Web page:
“Colbert Report” website pulls segment because of AMPAS rules, not content
The night after the Academy Awards, Stephen Colbert lit into the Oscar show on "The Colbert Report," calling it "Hollywood's biggest stroke-fest" and "the one day of the year you have to give a crap about what a sound editor does."
Colbert, whose TV persona is to say the least Xenophobic, went on to heap particular vitriol on the Foreign-Language Film category, since he's American and wants his films to be in English.
The segment was available on Comedy Central's website after the show was broadcast … but now, suddenly, it's no longer there. And if you click on the video that purports to be the "full episode," you'll get Colbert's interview with Tom Hanks, but nothing else.
It might look sinister, summoning up visions of angry sound editors marching on Comedy Central … or director Pedro Almodovar, his hair even more askew than usual, launching into a spirited and partially comprehensible anti-Colbert tirade.
And then there's this: with the show missing the anti-Oscar segment, what's left is an interview with an actor who also happens to be a member of the Academy's board of governors, and a vice president of the organization.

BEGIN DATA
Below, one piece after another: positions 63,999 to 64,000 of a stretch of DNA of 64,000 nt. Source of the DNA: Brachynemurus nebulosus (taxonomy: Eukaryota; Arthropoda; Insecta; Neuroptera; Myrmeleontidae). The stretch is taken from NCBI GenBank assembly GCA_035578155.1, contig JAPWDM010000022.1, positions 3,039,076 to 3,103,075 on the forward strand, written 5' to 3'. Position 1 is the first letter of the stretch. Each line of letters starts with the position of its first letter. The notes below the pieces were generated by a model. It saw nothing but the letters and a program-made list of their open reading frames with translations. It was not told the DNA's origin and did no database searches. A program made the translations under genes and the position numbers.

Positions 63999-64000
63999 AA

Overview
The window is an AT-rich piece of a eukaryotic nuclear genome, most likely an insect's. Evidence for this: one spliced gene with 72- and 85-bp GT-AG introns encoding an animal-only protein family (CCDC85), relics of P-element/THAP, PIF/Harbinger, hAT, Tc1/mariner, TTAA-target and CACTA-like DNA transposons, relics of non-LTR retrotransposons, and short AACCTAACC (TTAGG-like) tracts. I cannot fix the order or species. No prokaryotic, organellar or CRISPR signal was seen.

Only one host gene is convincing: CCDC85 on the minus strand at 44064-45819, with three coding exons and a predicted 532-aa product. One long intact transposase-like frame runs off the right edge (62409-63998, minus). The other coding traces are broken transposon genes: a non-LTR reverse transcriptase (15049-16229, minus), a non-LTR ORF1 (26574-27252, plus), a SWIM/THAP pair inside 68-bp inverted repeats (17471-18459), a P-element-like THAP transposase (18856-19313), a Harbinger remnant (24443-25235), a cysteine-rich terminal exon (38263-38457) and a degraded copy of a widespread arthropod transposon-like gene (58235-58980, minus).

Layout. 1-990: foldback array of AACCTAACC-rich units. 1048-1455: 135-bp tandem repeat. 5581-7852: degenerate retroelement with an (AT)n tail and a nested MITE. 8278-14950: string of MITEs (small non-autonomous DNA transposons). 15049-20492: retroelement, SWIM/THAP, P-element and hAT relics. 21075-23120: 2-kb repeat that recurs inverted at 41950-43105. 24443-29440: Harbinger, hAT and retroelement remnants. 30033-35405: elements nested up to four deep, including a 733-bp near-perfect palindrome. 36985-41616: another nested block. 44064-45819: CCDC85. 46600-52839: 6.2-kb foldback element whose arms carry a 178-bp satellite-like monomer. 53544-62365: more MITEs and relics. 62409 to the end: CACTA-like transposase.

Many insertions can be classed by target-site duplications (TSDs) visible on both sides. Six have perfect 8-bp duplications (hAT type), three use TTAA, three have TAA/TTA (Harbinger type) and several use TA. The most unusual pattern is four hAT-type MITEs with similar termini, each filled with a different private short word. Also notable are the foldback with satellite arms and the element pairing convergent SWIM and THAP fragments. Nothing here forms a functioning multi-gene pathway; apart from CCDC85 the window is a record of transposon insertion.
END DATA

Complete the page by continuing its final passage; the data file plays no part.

Coincidence, or conspiracy?
In fact, it's business as usual for AMPAS — which doesn't care that Colbert was trashing its big night, but has strict rules about using film clips from the Oscar show.
For the first day after the Academy Awards telecast, other media outlets are allowed to show three minutes of footage from the show. For the second through the seventh day, they're permitted to show one minute. And after seven days, no Oscar footage can be used without special permission from the Academy.
A spokesperson for Comedy Central says the segment used a small amount of footage from the Oscar show, which means its afterlife was always limited.
So Colbert was free to do all the trash-talking he wanted, knowing that it'll all disappear into the ether within a few days.